You can configure a mask and a pattern instead of a fixed IP address for a virtual server. This enables traffic that is directed to any of the IP addresses that match the mask and pattern to be rerouted to a particular virtual server. For example, you can configure a mask that allows the first three octets of an IP address to be variable, so that traffic to 184.108.40.206, 220.127.116.11, and 18.104.22.168 is all sent to the same virtual server.
By configuring a mask for a virtual server IP address, you can avoid reconfiguration of your virtual servers due to a change in routing or another infrastructure change. The mask allows the traffic to continue to flow without extensive reconfiguration of your virtual servers.
The mask for a virtual server IP address works somewhat differently from the IP pattern definition for a server described in Translating the IP Address of a Domain-Based Server. For a virtual server IP address mask, a non-zero mask is interpreted as an octet that is considered. For a service, the non-zero value is blocked.
Additionally, for a virtual server IP address mask, either leading or trailing values can be considered. If the virtual server IP address mask considers values from the left of the IP address, this is known as a forward mask. If the mask considers the values to the right side of the address, this is known as a reverse mask.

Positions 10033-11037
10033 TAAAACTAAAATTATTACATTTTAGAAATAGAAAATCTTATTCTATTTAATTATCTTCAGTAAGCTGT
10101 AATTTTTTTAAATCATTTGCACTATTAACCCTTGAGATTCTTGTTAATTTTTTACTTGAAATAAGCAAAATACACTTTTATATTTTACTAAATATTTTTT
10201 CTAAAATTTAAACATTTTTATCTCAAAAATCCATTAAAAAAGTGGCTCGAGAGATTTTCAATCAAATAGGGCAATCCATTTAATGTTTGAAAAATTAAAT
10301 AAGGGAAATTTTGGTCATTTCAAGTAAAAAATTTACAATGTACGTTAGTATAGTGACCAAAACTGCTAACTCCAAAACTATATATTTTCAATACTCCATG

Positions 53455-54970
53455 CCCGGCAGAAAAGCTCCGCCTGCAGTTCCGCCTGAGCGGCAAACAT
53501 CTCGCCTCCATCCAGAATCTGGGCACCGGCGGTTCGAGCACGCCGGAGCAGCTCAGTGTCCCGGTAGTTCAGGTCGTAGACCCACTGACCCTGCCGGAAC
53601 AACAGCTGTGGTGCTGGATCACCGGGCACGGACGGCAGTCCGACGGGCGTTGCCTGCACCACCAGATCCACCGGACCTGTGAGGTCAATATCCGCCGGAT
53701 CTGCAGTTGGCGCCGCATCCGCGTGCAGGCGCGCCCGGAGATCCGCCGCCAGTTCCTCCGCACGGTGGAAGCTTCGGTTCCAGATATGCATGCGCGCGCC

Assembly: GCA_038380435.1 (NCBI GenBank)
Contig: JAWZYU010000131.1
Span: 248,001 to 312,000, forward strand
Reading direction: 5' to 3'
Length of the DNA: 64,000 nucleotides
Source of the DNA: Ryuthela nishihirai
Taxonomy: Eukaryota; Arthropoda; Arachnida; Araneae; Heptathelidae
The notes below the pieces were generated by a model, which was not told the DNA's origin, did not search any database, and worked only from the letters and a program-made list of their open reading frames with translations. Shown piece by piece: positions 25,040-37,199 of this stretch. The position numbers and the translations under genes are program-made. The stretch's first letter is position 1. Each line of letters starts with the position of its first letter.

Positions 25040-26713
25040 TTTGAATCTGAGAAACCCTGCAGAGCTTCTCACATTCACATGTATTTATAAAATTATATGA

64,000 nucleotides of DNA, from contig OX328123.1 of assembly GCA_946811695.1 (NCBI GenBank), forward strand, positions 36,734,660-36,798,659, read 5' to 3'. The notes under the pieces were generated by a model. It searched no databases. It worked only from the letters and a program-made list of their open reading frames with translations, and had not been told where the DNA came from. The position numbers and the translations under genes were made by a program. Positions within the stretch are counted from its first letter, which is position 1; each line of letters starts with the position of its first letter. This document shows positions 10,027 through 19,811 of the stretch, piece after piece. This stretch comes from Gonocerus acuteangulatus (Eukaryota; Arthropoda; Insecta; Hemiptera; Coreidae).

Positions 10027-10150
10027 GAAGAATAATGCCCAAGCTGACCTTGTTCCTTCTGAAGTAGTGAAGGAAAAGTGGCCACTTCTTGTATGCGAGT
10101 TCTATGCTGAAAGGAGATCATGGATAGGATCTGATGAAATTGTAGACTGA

When masking a virtual server IP address, you also need to create an IP address pattern for matching incoming traffic with the correct virtual server. When the appliance receives an incoming IP packet, it matches the destination IP address in the packet with the bits that are considered in the IP address pattern, and after it finds a match, it applies the IP address mask to construct the final destination IP address.
Consider the following example:
In this case, the first 16 bits in the original destination IP address match the IP address pattern for this virtual server, so this incoming packet is routed to this virtual server.
If a destination IP address matches the IP patterns for more than one virtual server, the longest match takes precedence. Consider the following example:
The pattern associated with Virtual Server 2 matches more bits than that associated with Virtual Server 1, so IPs that match it will be sent to Virtual Server 2.
At the command prompt, type:
Pattern matching based on prefix octets:
add lb vserver myLBVserver http -ippattern 10.102.0.0 -ipmask 255.255.0.0 80
Pattern matching based on trailing octets:
add lb vserver myLBVserver1 http -ippattern 0.0.22.74 -ipmask 0.0.255.255 80
Modify a pattern-based virtual server:
set lb vserver myLBVserver1 -ippattern 0.0.22.74 -ipmask 0.0.255.255